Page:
Over a million developers have joined DZone.

Researchers look for the Truthy of the Internet

DZone's Guide to

Researchers look for the Truthy of the Internet

· ·
Free Resource

Whilst fakery online, or crowdturfing to give it it’s proper name, is far from a new phenomenon, it has become a more public thing over the last 18 months.  It emerged last year that the industry in fake followers was already worth several million dollars.

That turned out to be a pretty heavy under-estimate of the problem though.  Some Italian research earlier this year suggested that the true size of this market is more likely to be around $300 million.

Whilst initially these fake accounts were pretty basic creations, their more recent versions have been growing more sophisticated, with researchers revealing that many are now capable of actual social interaction.  Whilst it’s unlikely any will be passing the Turing test any time soon, it’s nevertheless an interesting development.

Such has been the growth of Twitter bots, that researchers have begun to monitor their growth.  Truthy, a project heralding from Indiana University, monitors bot activity (amongst other Twitter trends).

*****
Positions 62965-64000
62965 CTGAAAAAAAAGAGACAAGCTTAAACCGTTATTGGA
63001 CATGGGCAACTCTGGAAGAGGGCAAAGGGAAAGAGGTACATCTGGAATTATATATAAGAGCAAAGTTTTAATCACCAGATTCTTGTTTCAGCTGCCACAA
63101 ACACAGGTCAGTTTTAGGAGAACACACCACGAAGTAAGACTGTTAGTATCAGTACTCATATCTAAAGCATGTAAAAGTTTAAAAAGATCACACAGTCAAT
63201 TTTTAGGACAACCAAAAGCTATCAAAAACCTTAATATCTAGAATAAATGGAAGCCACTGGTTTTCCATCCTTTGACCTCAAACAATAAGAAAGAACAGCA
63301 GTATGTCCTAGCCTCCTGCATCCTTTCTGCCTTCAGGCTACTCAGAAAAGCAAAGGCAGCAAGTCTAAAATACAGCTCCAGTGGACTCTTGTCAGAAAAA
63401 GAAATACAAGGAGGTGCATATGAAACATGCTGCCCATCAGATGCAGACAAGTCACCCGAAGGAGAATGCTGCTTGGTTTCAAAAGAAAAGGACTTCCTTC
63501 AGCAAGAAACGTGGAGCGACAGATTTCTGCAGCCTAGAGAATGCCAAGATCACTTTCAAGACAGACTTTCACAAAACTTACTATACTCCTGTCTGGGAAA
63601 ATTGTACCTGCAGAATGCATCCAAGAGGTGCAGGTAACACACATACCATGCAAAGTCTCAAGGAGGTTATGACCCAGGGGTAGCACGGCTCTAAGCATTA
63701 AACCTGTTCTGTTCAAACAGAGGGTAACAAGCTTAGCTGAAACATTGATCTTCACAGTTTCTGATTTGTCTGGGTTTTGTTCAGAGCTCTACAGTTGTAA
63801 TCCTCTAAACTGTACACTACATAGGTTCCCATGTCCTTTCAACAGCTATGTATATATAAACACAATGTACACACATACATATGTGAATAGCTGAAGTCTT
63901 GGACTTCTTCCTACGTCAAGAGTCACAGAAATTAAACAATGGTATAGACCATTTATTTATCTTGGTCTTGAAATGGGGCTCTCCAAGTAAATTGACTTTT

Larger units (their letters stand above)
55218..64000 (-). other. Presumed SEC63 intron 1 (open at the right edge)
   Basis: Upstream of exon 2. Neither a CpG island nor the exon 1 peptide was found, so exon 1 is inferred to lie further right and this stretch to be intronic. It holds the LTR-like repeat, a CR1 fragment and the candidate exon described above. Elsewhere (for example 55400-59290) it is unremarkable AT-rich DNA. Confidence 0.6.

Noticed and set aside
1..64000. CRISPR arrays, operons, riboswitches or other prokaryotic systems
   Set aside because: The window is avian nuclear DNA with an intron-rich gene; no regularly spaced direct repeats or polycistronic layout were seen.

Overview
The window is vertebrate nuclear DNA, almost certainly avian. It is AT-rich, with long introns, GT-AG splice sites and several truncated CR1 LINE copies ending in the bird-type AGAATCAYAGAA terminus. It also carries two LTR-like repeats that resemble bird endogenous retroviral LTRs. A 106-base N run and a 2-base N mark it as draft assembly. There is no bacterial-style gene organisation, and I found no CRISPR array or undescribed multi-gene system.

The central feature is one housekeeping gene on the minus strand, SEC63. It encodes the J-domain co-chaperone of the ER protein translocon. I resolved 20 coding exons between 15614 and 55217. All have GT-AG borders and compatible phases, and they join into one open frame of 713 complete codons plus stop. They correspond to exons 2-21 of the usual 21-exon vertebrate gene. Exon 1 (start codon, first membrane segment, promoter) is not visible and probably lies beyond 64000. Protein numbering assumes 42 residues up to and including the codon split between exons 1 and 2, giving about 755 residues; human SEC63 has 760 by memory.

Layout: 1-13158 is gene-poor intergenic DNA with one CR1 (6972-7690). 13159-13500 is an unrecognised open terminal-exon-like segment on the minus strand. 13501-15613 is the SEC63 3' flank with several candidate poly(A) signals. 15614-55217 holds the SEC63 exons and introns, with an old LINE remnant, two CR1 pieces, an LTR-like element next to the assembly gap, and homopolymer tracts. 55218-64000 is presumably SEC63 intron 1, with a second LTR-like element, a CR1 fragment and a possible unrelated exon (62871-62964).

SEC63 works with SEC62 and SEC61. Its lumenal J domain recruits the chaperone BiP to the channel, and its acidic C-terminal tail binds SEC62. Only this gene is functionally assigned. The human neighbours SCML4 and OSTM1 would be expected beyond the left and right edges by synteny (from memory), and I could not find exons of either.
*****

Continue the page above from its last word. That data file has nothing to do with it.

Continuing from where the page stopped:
The goal of such bots is pretty varied.  With the influence of Twitter on the rise, many are created to spread influence around particular topics.  I posted recently about the growing trend in bots being created to snaffle up restaurant bookings.  It is inevitable that bots will take on underhanded tasks, be that political or commercial sabotage of their rivals online campaigns.  The tactics of hackers, such as a distributed denial of service attack are relatively easy to replicate in the social world.

As you’d expect with social media however, the most common purpose thus far is to inflate popularity.  A classic case in point is that of Carina Santos, a supposed journalist in Brazil that fooled people to such an extent that the likes of Klout believed her to be more popular than Oprah Winfrey.  That she was not only a fake, but also a bot does little for the credibility of sites designed to measure influence.

With crowdturfing increasingly being used for apparently mainstream activities, it begs the question of how long it will be before regulators begin to get involved in policing this area.

Original post

Opinions expressed by DZone contributors are their own.

{{ parent.title || parent.header.title}}

{{ parent.tldr }}

{{ parent.urlSource.name }}